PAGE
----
Doc Watson - vocals, guitar, banjo
Merle Watson - guitar
Arthel Lane "Doc" Watson was born on March 3rd, 1923 in Deep Gap, North Carolina, the sixth of nine children born to Annie Greene and General Dixon Watson. He was stricken with blindness at age one, as he had a birth defect in the blood vessels of his eyes, which lead to an eye infection that robbed him of his vision. Despite his disability, he staunchly refused to let it deter him from fulfilling his goals and aspirations. Watson fell in love with music at an early age and quickly became interested in playing the guitar. In the late 1950s as interest in folk and bluegrass grew in the U.S., Watson became known as one of the hottest guitar players and banjo pickers. When comedian/banjo-player Clarence Ashley teamed up with Watson at the dawn of the 1960s, they could hardly have predicted what a profound and long lasting influence their music would have. With Ashley as a mentor, Watson, who was primarily an electric guitarist in regional rockabilly and country dancehall bands throughout the 1950s, would soon be recognized for his rich voice and for being one of the most gifted acoustic guitarists in America.
Watson was like a melting pot of music; adept at old-time mountain music and traditional folk music, but equally comfortable playing blues, bluegrass, jazz and popular music styles of the era. Watson would thrill record listeners and live audiences alike with his flat-picking dexterity and a knack for engaging stage banter, a talent Ashley also possessed. This winning combination of talent and personality made the duo one of the shining lights of the folk and blues revivals of the early 1960s. Between 1960 and 1962, Ashley and Watson recorded a series of albums for Folkways (later reissued as a compilation titled The Original Folkways Recordings 1960-1962) that contained a wide variety of classic old-timey folk music and blues that remains a primary inspiration to Americana roots musicians to the present day. Over the course of these classic recordings, one can clearly hear Ashley and Watson progressing. Although their collaboration was brief, they possessed a unique musical chemistry that defied generational limitations that today sounds just as vital and fresh.
This May 1967 Ash Grove performance, recorded when Watson had begun teaming up with his son Merle, is like a clinic on nuance and technical proficiency, as can only be exhibited by a true master of acoustic guitar technique. Watson's infectious energy, undeniable joy, and jocular banter keeps the Ash Grove audience captivated and his voice -- full and powerful -- perfectly assimilates with the complex melodic picking that fuels this set.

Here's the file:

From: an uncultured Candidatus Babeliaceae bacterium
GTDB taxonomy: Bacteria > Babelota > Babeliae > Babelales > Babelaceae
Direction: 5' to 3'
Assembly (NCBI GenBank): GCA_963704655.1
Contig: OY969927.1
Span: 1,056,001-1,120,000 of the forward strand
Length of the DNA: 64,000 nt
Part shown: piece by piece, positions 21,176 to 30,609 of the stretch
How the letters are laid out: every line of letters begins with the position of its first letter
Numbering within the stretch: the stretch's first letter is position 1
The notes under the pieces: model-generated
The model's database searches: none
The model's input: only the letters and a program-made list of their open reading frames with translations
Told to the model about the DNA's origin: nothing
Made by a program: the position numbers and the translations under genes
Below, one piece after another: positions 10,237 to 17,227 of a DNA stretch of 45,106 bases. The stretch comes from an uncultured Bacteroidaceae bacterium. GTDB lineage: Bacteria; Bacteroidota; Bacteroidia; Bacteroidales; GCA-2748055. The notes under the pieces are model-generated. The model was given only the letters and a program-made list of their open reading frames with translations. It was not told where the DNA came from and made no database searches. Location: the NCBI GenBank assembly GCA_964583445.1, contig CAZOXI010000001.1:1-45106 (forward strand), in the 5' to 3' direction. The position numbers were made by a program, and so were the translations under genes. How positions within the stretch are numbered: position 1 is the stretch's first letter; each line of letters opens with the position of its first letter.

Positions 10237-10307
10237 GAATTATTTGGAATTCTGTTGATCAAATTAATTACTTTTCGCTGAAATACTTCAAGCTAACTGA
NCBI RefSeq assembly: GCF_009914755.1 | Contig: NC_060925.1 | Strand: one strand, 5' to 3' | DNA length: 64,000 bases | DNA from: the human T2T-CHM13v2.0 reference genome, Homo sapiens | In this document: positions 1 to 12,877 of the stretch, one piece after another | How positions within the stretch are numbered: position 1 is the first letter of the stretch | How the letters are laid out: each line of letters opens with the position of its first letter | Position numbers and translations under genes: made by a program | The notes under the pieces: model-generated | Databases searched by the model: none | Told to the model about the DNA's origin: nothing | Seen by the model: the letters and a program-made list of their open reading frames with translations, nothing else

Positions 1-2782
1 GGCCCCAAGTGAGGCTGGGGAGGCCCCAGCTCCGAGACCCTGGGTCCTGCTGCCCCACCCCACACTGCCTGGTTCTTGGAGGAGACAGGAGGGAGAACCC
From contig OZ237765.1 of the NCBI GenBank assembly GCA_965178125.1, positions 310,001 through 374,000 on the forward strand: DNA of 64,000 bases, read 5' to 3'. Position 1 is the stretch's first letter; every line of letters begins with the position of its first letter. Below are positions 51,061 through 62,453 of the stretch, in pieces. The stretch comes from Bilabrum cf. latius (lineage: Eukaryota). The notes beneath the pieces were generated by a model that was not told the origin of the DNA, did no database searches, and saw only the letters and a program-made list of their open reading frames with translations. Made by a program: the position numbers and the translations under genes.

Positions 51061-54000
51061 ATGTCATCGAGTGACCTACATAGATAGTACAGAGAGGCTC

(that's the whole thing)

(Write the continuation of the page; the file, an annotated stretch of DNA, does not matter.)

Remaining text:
The early show recording from May 4, 1967 is an upbeat performance that covers a wide range of musical territory. The late show presented here expands that musical diversity even further and digs deeper into Doc Watson's extensive repertoire during this vital time in his career.
Unlike the early show, which began with a pair of classic ballads, Watson begins this second show on a very upbeat note, kicking things off with the up-tempo "Sing Song Kitty." Featured on Watson's recently issued Home Again album, as well as his live album recorded at Gerdes Folk City with Jean Ritchie, this is a prime example of the folk tradition and can be traced back not just through decades, but centuries. Essentially a minstrel song and dance tune, this features Watson singing the tongue-twister lyrics and blowing harmonica, while he and Merle tear it up on their acoustic guitars. In a more relaxed manner, Doc and Merle next venture into blues territory with a fine rendition of Mississippi John Hurt's "Spike Driver Blues."
The middle part of this set features two key numbers from the 1965 Doc & Son album, beginning with the train song and tale of a dying hobo, "Little Stream Of Whiskey" and according to Doc's stage banter, the very first time Merle is accompanying him on the early 1930s Alfred Karnes number, "We Shall All Be Reunited." In between the two songs, Doc heads in a more solemn direction and ruminates on the meaning of life (and death) by performing a moving and totally a cappella rendition of the gospel spiritual "Am I Born To Die?"
The set continues with a lively instrumental of "Alabama Jubilee." Another impressive example of Watson's flatpicking technique, this number would be recorded for the Doc Watson In Nashville LP the following year. Incomplete due to the tape stock running out, the recording concludes with a snippet of "Blue Ridge Mountain Blues."
Superb musicianship, first-rate singing that is soulful without ever becoming syrupy and songs that relay the soul of American roots music, make this Ash Grove recording another outstanding example of Americana during the waning years of the folk and blues revivals. Captured during such a vital time in Doc Watson's career, this set can now be added to his many lasting contributions to American music and is yet another shining example of one of the most influential flat-pickers of all time. (Bershaw)